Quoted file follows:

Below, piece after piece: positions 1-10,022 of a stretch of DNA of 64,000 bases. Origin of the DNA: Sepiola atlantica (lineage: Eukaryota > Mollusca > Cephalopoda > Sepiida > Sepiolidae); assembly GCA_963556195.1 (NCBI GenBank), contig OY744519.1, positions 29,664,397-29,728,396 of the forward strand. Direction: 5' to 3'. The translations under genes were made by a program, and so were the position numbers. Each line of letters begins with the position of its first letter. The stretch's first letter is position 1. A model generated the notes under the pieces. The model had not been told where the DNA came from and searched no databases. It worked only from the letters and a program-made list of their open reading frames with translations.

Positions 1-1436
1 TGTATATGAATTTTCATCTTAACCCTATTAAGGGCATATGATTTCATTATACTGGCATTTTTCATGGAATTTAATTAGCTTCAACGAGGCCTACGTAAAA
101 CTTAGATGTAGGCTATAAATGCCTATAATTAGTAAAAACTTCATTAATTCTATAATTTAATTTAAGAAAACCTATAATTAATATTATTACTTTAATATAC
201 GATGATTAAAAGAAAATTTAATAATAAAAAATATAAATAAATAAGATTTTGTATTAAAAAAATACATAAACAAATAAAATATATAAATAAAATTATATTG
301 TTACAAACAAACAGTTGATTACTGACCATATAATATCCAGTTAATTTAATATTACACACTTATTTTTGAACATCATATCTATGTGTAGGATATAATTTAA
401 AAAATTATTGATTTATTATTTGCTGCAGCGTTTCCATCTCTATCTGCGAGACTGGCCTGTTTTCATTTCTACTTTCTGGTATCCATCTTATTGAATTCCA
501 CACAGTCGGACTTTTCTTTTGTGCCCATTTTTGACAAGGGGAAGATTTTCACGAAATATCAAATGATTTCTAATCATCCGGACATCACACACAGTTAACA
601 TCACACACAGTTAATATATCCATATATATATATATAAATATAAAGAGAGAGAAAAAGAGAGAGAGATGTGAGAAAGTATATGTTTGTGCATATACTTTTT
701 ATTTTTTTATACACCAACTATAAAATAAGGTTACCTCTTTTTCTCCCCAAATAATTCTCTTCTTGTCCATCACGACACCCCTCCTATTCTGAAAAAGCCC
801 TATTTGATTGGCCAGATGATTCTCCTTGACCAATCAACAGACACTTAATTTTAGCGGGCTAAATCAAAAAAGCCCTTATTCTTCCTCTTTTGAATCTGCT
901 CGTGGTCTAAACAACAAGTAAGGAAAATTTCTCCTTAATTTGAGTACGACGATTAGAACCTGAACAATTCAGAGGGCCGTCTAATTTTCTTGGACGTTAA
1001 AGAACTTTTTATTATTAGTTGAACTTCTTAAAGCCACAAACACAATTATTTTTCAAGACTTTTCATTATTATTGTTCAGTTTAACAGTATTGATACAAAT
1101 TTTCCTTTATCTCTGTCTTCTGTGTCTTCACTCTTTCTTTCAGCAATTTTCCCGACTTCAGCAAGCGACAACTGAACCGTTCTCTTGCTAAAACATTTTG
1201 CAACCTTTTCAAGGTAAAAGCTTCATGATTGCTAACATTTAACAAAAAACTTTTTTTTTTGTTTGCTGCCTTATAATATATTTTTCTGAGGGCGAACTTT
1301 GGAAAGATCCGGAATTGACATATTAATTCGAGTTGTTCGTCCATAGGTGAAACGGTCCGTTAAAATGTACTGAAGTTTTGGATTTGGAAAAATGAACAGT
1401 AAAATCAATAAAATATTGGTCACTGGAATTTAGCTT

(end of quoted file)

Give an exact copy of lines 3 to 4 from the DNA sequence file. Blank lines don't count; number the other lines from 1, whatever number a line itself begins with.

1 TGTATATGAATTTTCATCTTAACCCTATTAAGGGCATATGATTTCATTATACTGGCATTTTTCATGGAATTTAATTAGCTTCAACGAGGCCTACGTAAAA
101 CTTAGATGTAGGCTATAAATGCCTATAATTAGTAAAAACTTCATTAATTCTATAATTTAATTTAAGAAAACCTATAATTAATATTATTACTTTAATATAC